Le retour des hiéroglyphes

From a recent chain of postings on Facebook, a 1/9/14 Bizarro strip rendered en français:

(#1) (If you’re puzzled by the odd symbols in the cartoon — Dan Piraro says there are 5 in this strip — see this Page.)

Il faut mettre l’œil avant le scarabée, sauf si le participe passé est placé devant le serpent. (more or less literally) ‘It is necessary to put the eye before the beetle, except if the past participle is placed in front of the snake.’

(It came to me from Susan Fischer, who got it from the Facebook group Improbables Librairies, Improbables Bibliothèques, which — predictably, I suppose — tells us nothing about who did the translation.)

The English original, which I posted about on 1/9/14 in “Early writing in the comics”:

(#2) Piraro’s hieroglyphic version of “It’s I before E, except after C”: It’s eye [the 2nd glyph] before flea [the 1st glyph, an insect], except after sea [the 3rd glyph, water]

It turns out that the 2014 version re-uses the artwork from an even earlier Bizarro:

(#3) (I see only two Bizarro symbols in this one; the speech balloons cover space where two of the Bizarro symbols are placed in #1/#2)

The 1st glyph in this version is a bird (maybe a falcon) rather than an insect as in #1/#2; the 2nd row 2nd glyph is a flower rather than the Bizarro eye symbol as in #1/#2; otherwise the glyphs are as in #1/#2:

… – 2  eye – 3 wiggly line [actually, water] – 4 beetle

1 goose – … – 3 lump [actually, loaf of bread] – 4 bird [of some kind] – 5 snake

(except that two partial glyphs at the right edge of #1/#2 have been erased).

Re-use, recycle.

Bonuses. Piraro has turned to hieroglyphic writing for humor on at least two other occasions.

In my 2/16/17 posting “Emoji are the hieroglyphs of the future”:

(#4) The Bizarro of 2/16/17, with 4 Bizarro symbols (plus an emoji and some hieroglyphs) — basically the same artwork as in #1-#3, but  reversed

Another bash at the hieroglyph-emoji relationship. For discussion, see my 10/28/16 posting “Emoji days” (with two cartoons on the subject), where I note that emoji are primaily ideographic / pictographic, while hieroglyphs are primarily linguistic (representing specific words or phonological material).

And then some totally different artwork:

(#5) From 10/22/12 (with 5 Bizarro symbols in it)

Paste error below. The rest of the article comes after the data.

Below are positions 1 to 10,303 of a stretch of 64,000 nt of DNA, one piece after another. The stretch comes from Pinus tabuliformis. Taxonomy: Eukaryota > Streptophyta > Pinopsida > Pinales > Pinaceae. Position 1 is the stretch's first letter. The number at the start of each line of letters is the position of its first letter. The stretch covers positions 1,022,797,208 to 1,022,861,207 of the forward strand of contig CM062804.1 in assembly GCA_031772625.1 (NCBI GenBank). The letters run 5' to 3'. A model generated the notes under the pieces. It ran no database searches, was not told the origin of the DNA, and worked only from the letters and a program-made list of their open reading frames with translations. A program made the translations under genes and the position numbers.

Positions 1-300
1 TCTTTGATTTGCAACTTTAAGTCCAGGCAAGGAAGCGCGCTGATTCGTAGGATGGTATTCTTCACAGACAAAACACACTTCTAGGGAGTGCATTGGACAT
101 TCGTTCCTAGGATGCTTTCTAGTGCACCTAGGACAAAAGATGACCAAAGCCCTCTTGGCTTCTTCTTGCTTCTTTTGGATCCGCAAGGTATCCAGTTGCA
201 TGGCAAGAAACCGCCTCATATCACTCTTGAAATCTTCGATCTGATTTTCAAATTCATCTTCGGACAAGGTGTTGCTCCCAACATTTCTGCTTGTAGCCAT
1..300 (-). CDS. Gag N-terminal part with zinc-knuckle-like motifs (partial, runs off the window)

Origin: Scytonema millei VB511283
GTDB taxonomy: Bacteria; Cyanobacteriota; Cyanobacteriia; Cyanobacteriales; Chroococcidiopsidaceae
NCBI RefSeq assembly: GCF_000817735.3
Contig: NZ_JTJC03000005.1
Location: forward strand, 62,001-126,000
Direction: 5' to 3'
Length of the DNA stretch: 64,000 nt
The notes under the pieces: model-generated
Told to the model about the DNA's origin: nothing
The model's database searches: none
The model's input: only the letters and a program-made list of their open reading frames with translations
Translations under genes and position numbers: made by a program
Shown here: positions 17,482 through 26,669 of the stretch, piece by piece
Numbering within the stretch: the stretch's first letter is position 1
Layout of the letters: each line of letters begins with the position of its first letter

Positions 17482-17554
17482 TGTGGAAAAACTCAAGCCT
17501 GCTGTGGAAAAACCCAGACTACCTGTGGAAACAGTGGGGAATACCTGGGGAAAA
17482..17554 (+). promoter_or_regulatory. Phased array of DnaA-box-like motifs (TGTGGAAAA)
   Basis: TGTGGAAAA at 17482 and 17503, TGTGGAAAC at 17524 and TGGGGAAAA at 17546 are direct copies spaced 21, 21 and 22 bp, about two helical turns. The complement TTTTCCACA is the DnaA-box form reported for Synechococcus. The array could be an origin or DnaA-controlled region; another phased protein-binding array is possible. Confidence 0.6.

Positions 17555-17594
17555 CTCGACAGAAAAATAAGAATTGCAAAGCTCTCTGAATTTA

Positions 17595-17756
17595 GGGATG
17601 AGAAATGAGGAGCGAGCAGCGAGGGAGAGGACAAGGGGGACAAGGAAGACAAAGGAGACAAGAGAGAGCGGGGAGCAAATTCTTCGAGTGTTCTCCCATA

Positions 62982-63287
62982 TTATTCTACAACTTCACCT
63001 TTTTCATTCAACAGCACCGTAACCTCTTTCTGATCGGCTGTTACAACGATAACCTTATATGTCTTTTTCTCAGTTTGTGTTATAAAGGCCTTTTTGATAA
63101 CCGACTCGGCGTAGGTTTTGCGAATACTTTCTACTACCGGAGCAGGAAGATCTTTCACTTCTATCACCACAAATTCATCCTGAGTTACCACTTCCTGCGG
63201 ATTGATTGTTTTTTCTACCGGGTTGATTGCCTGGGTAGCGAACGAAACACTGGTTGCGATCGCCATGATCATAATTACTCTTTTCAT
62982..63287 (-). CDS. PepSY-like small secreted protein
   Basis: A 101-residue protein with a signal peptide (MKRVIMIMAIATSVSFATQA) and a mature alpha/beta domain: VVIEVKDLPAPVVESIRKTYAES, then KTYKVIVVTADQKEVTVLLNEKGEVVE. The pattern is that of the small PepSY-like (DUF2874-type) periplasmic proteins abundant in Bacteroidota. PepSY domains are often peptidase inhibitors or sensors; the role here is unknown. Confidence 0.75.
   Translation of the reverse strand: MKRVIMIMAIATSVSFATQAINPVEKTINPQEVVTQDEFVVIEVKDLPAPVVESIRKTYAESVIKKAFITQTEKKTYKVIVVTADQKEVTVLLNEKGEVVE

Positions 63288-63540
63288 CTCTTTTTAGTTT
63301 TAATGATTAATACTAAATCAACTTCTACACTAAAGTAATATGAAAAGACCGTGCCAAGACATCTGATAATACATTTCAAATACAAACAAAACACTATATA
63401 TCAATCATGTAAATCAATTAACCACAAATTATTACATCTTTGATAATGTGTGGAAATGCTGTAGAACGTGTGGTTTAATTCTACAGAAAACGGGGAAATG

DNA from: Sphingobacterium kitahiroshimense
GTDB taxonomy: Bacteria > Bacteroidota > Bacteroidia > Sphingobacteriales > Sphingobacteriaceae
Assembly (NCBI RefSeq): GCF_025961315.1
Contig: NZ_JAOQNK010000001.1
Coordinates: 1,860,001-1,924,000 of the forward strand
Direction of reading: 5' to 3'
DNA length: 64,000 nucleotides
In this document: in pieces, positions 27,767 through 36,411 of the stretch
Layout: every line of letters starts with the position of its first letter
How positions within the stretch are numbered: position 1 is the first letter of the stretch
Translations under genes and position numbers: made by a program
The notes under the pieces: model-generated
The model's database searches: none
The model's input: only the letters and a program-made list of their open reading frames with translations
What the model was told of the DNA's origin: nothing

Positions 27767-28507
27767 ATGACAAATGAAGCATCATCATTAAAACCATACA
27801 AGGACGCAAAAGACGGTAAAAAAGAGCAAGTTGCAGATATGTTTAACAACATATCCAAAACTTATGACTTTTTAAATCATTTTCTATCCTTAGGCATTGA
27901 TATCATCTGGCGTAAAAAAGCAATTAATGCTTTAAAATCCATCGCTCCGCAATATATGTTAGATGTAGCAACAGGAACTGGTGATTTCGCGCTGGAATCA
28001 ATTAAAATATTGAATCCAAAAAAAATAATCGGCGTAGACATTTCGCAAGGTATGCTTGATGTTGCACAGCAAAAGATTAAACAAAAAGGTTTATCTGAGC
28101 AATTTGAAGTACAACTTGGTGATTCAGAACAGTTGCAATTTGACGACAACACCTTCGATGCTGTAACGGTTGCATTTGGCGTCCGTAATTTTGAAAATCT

From Wikipedia:

A spelling bee is a competition in which contestants are asked to spell a broad selection of words, usually with a varying degree of difficulty. The concept is thought to have originated in the United States, and spelling bee events, along with variants, are now also held in some other countries around the world. The first winner of an official spelling bee was Frank Neuhauser, who won the 1st National Spelling Bee (now known as the Scripps National Spelling Bee) in Washington, D.C. in 1925 at age eleven.

There’s a conventional format for these events. In part, as illustrated above: the contestant is given a word by the moderator, and can ask the moderator for a definition. Then proceeds by pronouncing the word (signalling the beginning of the spelling), spelling it out loud (pronouncing the names of the letters in it, in order), and then pronouncing the whole word again (signalling the end of the spelling).


4 Responses to “Le retour des hiéroglyphes”

  1. Gary Says:

    Sauf si le participe passe est place devant le serpent refers to this:

    “when the direct object comes before the past participle, the past participle actually agrees with that direct object. So for example:

    Voici les cadeaux que les filles ont achetés
    Here are the presents that the girls have bought ”


    • arnold zwicky Says:

      I opted not to include this fact in my posting, which already ranged over lots of stuff (and took me 10 hours to assemble), but it is in fact crucial to a full understanding of the French version in #1, so thank you for adding it.

      • Gary Says:

        I posted because I felt a need to show off, after figuring it out using half-remembered grammar and a lot of google.. I didn’t think I was telling you anything new.

  2. Bob Richmond Says:

    This strikes me immensely funny – as, an 80 year old retired physician, I cram a word list to defend my title – the third year running – of adult spelling bee champ at the Blount County public library (pronounced blunt) – south of Knoxville in east Tennessee.

    Researching this a bit, I learn that spelling bees exist only in English, with our godawful orthography. The French do somewhat similar exercises, with exact transcription of a dictated text, and the Chinese, with look-up in a Chinese dictionary. But the spelling bee is a US English phenomenon.

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